EDS continues expansion following Kartesia backing

Kartesia backed the German company’s expansion last year. It’s latest move is to acquire the Hungary-based Ipress printing house.

Kartesia-backed printing house Euro-Druckservice (EDS) has acquired a Hungarian printing press as it continues its expansion following the debt financing provided by the alternative lender last year.

The acquisition of Ipress, a printing house based north of Budapest, was announced today and is EDS’s latest step into the Hungarian market following its purchase of Zrinyi Nyomda, another printing house, almost a decade ago. The purchase price was not disclosed.

Plans for growth were accelerated last year after Kartesia bought EDS’s senior and subordinated debt, valued at a combined total of €72 million, from two banks, the identities of which Kartesia declined to disclose. The breakdown of the purchase was €45 million for the senior position and €27 million of the subordinated position and the debt is due to mature by 2020.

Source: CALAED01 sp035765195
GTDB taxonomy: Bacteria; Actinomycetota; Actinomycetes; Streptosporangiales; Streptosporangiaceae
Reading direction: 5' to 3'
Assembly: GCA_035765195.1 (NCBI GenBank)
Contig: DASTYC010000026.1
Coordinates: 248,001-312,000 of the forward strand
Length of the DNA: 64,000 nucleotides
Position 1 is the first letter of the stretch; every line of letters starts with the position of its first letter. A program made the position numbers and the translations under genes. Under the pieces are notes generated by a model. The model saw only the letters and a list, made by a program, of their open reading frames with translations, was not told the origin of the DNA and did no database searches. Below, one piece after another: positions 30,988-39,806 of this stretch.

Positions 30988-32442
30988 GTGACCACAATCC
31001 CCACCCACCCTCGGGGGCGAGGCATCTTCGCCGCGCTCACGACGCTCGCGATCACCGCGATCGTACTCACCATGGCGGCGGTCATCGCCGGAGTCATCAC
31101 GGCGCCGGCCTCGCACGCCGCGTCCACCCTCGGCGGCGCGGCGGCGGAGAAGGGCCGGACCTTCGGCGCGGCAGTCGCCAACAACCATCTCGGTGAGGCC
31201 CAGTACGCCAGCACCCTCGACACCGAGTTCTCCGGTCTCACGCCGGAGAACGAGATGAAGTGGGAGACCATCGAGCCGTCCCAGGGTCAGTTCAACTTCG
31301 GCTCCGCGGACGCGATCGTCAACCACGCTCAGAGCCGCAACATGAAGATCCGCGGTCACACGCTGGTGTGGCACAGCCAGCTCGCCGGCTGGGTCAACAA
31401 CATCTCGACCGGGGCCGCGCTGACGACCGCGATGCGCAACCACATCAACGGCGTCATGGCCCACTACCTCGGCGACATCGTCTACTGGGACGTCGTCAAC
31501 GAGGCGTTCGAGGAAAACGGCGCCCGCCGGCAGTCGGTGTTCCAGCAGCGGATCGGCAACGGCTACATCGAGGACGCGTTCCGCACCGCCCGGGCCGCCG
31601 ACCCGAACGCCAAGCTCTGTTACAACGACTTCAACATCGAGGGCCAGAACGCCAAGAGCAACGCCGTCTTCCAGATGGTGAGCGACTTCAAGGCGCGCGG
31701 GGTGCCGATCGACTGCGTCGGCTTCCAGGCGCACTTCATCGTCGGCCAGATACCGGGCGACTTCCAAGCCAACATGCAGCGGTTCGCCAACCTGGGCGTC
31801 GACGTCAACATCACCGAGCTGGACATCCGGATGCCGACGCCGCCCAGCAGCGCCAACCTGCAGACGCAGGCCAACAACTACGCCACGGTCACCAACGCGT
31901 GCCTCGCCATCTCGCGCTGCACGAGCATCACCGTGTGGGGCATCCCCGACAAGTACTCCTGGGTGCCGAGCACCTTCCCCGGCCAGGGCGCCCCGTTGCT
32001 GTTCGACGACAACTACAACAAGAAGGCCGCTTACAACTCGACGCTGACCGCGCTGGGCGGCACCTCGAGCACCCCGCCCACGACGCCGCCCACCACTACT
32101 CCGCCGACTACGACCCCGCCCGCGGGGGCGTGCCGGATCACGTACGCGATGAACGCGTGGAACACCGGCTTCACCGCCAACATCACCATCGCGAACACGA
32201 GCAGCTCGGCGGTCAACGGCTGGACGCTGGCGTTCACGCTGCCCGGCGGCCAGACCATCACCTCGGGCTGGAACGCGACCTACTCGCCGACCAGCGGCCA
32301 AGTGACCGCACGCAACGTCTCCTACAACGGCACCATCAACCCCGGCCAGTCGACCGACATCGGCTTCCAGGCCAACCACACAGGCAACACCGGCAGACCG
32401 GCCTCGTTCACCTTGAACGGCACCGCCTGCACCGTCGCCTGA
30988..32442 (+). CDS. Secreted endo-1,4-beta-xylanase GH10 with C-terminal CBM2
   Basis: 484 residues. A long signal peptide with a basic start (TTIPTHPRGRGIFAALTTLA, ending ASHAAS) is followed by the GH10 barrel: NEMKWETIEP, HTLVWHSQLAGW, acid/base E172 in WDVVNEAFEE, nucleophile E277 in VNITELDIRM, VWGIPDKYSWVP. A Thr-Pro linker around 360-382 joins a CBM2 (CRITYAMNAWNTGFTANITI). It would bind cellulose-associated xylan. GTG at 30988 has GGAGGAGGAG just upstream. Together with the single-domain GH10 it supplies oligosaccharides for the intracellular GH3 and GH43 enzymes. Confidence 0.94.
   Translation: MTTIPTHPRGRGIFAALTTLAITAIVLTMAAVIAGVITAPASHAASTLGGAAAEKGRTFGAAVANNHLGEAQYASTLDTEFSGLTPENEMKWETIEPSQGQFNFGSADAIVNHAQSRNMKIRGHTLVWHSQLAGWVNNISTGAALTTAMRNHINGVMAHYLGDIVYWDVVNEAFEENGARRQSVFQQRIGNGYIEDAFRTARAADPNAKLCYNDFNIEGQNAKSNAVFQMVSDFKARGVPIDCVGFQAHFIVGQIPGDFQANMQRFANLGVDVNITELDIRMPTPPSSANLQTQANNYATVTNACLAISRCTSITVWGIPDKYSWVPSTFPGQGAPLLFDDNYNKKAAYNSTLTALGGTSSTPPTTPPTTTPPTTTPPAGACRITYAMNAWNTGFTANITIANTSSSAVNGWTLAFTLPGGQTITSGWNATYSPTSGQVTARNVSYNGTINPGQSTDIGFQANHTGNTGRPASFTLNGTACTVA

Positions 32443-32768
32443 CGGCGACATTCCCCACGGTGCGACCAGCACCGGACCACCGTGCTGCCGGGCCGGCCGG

EDS is headquartered in Germany and employs 1,400 people across offices in Czech Republic, Poland, Romania and Hungary. Turnover last year was €227 million.

Jaime Prieto, co-founder of Kartesia, said: “The acquisition of Ipress allows EDS to continue its expansion in Hungary. This deal cements its position as one of the leading print groups in Hungary and we believe that it will increase synergies and collaboration in the industry, as well as improve service for customers.

“The provision by Kartesia of a flexible debt facility and our confidence in the EDS management team will ensure the business continues to grow,” he added.

In July, the London-headquartered mid-market lender provided a mezzanine loan to French boiler maker Babcock Wanson after it was acquired by private equity firm FCDE. As part of the deal, Kartesia acquired a minority stake in the company.

Last year, Kartesia reached a final close on its credit fund after raising €507 million in capital commitments. The firm surpassed its initial target of €400 million. The firm invests in the lower mid-market across Europe.